We remember many days and events of history and our own lives each and every year. Many are celebrations of excitement. Like birthdays, anniversaries, announcements of babies, and so forth.
But we, collectively as the world, also remember the other days around the world. The ones where great sadness took place. And they are remembered for the ages in different ways.
While the first celebrations usually include cake and balloons and banners and shouting and laughing and running and clapping, the second are usually remembered with flags, marches, speeches, wreaths, memories.
My family has lived trauma—where everyone has miraculously emerged on the other side of it.
But to say that we made it through okay would not be accurate.
We made it through. Our son is alive. And we get to watch him grow.
But this trauma has changed me in a million and one ways.
The first being gratefulness. I look at my living, breathing, running, crazy happy boy and rejoice that I get to walk life with him. And every moment he is alive, I hold him tight. I don’t ever want to let go.
But that brings me to my second feeling. The one that makes me cry. Sadness. Sorrow. Heartbreak.
I received my baby back into my arms to live another day. And I know that this is a gift. A gift beyond. Not every mother nor father gets to receive their child back into their arms. Alive.
Sometimes those arms get to only hold their baby one last time.
And, as tightly as they hold their baby, they have to let go.
I know, one day, I will have to let go of Maxwell, but it is not the same.
Which brings me to now. My last feeling is “It’s okay“.
That’s what I hope the mommies and daddies are telling me. The ones that did not get their babies back. The ones that had to let go.
That’s it’s okay to celebrate my son. And his life.
That’s it’s okay to be happy.
That’s it’s okay to hold him tight.
And it’s okay to not want to let go.
That’s it’s okay. Because that is what they would do had life been different for them.
I can’t even write this without sobbing. My three year is sitting next to me constantly touching my “creers” as they are running down my cheeks, touching them lightly, somehow sensing these tears carry a heavy weight: Sorrow and guilt entwined with personal gratefulness.
Yet, I still hope in my ears I hear the words, “It’s okay.” Because I know for their own lives it is not okay. And never should have been. Yet it is for them that way just like for me it is a different way.
A way I will never understand…
The other day, my husband and I were discussing “This time of year”, and that’s when my son, Maxwell, heard us praying, “Thank you, Lord, for giving us back Maxwell.”
After we were done praying, Maxwell looked at us with wide eyes and a goofy grin, saying, “Mommy, you’re silly.”
Because, to him, he is fine.
He doesn’t know the great battle that was fought for his life.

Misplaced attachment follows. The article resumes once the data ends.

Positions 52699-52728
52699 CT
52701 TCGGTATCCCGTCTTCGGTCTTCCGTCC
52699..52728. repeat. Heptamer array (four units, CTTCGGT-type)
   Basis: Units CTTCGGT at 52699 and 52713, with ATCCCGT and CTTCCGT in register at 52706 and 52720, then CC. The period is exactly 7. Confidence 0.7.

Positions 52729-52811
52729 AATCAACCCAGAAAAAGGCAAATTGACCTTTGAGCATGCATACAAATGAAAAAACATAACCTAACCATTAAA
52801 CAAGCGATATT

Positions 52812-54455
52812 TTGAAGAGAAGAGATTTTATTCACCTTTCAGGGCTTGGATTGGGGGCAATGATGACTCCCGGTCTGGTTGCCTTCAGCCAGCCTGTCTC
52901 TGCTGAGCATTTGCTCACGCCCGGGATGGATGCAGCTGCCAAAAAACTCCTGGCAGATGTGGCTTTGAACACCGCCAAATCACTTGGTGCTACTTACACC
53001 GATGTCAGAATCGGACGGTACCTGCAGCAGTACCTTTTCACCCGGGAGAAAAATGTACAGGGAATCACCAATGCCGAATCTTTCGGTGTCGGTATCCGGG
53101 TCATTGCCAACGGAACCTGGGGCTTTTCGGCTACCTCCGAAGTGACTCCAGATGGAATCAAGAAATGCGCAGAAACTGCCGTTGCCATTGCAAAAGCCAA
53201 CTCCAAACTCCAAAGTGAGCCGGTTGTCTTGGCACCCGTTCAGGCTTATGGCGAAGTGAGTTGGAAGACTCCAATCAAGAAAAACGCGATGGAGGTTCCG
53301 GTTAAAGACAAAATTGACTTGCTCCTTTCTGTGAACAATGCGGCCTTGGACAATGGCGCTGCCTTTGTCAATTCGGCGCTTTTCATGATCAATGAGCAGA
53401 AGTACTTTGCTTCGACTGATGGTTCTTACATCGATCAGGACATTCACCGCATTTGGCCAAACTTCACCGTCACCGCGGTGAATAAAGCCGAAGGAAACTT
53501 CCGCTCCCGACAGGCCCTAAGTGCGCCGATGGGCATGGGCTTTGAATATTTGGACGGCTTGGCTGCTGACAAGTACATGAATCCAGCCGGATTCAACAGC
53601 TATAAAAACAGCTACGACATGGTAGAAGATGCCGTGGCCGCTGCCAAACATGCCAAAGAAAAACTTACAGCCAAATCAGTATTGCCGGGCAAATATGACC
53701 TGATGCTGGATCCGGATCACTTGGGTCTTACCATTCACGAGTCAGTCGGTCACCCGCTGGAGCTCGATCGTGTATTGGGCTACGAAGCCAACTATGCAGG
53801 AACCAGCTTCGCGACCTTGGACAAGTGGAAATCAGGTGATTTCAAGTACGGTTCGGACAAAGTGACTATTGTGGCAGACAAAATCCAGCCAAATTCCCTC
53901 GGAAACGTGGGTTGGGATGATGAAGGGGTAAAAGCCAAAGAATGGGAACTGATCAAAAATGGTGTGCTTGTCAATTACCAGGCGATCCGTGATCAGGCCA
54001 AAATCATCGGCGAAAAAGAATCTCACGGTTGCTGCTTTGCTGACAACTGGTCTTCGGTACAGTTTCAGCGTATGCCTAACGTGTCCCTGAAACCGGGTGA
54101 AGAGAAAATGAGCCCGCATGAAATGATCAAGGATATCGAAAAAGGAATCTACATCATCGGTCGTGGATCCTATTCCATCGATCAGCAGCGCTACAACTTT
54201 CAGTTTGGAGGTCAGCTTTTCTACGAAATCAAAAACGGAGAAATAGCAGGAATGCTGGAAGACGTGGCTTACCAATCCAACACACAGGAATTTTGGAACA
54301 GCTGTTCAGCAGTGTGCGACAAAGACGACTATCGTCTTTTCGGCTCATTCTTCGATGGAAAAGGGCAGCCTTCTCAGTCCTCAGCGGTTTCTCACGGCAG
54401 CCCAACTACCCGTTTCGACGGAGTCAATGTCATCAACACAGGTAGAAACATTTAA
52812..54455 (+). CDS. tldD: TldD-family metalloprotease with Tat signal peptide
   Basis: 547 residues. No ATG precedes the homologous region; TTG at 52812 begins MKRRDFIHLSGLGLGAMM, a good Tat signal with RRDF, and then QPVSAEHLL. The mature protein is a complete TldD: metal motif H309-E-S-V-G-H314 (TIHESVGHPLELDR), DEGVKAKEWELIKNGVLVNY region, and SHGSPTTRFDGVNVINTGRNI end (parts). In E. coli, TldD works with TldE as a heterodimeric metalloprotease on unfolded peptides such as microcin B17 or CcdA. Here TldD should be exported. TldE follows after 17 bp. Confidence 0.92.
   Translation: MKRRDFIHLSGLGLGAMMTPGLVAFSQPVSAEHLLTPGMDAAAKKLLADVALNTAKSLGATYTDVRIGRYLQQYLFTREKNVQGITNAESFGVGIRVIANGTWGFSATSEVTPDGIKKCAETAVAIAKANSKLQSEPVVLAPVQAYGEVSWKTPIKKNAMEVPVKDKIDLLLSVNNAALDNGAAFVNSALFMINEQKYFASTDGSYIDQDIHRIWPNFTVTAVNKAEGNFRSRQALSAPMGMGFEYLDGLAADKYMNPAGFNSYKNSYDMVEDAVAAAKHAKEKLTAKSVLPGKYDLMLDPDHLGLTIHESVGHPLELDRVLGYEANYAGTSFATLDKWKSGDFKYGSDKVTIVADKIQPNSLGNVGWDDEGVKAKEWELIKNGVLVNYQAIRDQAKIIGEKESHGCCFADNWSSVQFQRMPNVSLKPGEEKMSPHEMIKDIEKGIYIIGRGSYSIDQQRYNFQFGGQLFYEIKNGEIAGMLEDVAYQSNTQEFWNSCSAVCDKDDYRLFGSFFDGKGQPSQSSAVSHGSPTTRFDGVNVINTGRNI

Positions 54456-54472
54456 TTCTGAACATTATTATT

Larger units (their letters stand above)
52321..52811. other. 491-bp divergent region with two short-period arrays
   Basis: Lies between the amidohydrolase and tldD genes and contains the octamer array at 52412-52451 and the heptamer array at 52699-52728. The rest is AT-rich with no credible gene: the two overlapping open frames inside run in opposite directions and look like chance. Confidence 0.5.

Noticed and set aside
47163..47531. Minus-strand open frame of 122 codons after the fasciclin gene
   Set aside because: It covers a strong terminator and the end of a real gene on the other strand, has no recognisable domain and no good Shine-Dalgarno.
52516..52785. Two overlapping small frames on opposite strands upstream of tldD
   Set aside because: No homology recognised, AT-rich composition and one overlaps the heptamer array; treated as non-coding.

He just knows he lives.
And I just held him.
Trauma has changed our family.
Trauma nearly broke our family. Not just my son’s life nearly being ripped from our lives but our marriage, too.
Trauma has made us work a lot harder. Trauma has made us think a lot more. Trauma has opened up our hearts to a bigger world—a world of immense suffering. Yet overcoming.
Trauma has made us more empathetic and understanding.
Trauma has taught us how to cry freely.
Trauma has caused us to put on glasses of reality. That life will not always deal you rainbows sprinkled with sugar.
And it has made every day of our living, breathing, walking, talking lives more important. More beautiful. More fragile. More.
Trauma has taken judgement out of me and made me crumble.
Trauma has made me a mess and yet picked me up.
Trauma has torn a huge hole in my soul and then healed it up.
Trauma has shown me the harshness of the world and then the compassion that surrounds the world.
And trauma has taught me that I am not alone.
Trauma has changed my very core.
Maybe, just maybe, one day I will say thank you to God above for this trauma.
Until then, I’ll simply say “Thank you” to God for bringing me through it.
“But this I call to mind, and therefore I have hope: The steadfast love of the Lord never ceases; his mercies never come to an end; they are new every morning; great is your faithfulness.” Lamentations 3:21-23.
Here are some sites you can click on to help you understand your trauma:
3. Understand Trauma and PTSD: A Christian Counselor’s Perspective
2 thoughts on “When you go through trauma, you are never the same. Nor should you be.”
Beautifully written! Monika briefly told me Max’s story once (hope you don’t mind) and how the blessing to have your son back made you the strong and grateful person you are today. I can’t even imagine how tough it must have been!
I can relate in a way because Michał was born with severe breathing problems and he has been suffering with growth problems since he was 4 monthts. After 3 years of diagnosis and refusal of NFZ-funded treatment, he was finally provided with treatment. He has to go through daily painful injections, but it’s working and that’s what matters. I also pray every day,though, for the parents of special needs children who were not that lucky. I am blessed with my son who’s on his way to recovery!
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You are amazing!!!
In His Grip,
Richard and Brooke Nungesser firstname.lastname@example.org
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